The Prime Minister of Japan, Yoshihiko Noda, is seeking clarification regarding controversial payments made by Olympus, over fears that the scandal may tarnish Japan's reputation.
Speaking to the Financial Times, Mr Noda spoke of his concerns that the allegations surrounding Olympus may be taken as indicative of how the whole country operates.
"What worries me is that it will be a problem if people take the events at this one Japanese company and generalise from that to say Japan is a country that does not follow the rules of capitalism," he said.
It is unusual for the Prime Minister to speak about events involving a private company, such as Olympus, but speculation and rumour about the company has been widespread around the world since it fired Michael Woodford, only two weeks into his job as CEO.
Woodford accuses Olympus of serious wrongdoing, suggesting that more than $1bn had disappeared into the hands of financial advisers and investment funds regarding past acquisitions.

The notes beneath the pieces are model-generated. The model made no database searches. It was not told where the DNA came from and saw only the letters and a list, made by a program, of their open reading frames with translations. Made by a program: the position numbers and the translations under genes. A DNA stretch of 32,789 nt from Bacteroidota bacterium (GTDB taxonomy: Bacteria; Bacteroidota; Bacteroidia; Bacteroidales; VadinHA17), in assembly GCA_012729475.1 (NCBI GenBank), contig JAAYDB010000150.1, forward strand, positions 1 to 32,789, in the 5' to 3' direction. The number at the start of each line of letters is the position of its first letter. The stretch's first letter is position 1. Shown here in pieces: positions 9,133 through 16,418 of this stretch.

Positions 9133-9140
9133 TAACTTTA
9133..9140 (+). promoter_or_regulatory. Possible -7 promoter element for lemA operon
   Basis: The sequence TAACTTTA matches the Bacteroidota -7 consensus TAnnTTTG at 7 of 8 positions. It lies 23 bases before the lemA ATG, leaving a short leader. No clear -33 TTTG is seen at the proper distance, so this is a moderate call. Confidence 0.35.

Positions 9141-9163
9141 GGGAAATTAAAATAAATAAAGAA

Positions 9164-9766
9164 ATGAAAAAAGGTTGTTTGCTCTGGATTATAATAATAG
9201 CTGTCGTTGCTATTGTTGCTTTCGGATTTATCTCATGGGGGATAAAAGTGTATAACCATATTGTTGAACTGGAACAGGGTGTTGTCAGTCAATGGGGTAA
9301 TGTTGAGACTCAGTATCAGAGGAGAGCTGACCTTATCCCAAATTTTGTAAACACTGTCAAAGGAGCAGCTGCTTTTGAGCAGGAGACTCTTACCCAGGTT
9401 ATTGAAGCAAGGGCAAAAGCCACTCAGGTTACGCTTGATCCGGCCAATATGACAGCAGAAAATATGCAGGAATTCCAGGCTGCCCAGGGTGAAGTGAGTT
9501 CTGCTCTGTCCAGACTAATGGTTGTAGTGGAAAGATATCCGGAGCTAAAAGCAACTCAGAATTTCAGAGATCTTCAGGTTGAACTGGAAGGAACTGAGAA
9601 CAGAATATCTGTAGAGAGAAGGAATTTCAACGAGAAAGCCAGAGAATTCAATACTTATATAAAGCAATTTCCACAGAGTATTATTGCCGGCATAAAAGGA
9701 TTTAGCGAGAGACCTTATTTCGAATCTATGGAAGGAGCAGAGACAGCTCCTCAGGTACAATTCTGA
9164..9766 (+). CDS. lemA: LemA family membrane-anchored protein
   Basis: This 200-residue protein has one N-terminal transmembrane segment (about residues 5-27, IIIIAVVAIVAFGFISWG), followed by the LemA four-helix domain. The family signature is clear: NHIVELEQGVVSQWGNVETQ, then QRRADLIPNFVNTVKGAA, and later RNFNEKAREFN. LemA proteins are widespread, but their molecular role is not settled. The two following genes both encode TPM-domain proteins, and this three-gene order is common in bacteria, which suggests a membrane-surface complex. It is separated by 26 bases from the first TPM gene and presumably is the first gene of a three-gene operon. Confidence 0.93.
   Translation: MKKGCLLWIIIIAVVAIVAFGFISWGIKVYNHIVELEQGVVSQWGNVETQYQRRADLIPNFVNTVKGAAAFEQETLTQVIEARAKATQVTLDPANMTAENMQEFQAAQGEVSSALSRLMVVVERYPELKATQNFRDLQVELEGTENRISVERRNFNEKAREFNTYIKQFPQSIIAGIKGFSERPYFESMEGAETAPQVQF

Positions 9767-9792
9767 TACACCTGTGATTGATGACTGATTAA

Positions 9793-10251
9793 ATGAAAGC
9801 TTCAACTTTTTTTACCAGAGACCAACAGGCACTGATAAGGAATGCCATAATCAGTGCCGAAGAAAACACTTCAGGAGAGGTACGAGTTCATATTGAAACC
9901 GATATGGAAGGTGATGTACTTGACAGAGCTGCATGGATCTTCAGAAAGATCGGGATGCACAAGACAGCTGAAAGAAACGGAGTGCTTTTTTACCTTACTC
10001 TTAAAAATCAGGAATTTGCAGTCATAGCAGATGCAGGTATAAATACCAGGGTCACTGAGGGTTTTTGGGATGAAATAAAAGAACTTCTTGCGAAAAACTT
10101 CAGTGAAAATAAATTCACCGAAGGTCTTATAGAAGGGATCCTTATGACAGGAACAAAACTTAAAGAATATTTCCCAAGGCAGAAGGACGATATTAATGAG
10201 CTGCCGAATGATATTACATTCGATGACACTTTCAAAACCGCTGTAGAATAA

Referring to the third party committee set up by Olympus to investigate the payments, Mr Noda said, "I want them to fully clarify the facts and act on them appropriately."
As of now, Olympus has rejected criticism and always maintained that the payments involved were legal and accurate.
Earlier this month, shares in Olympus began to tumble, halving their market value over the allegations, but after the new chairman and president, Tsuyoshi Kikukawa, resigned on Wednesday, stock began to rise again. However, there are still plenty of questions left to be answered regarding what critics say appears to be massive overpayments for advice and assets.
Chief Executive of the Tokyo Stock Exchange, Atsushi Saito, said that the exchange was pressuring Olympus to disclose more information about its past acquisitions.
Stay tuned for more on this story as it emerges.
Via Financial Times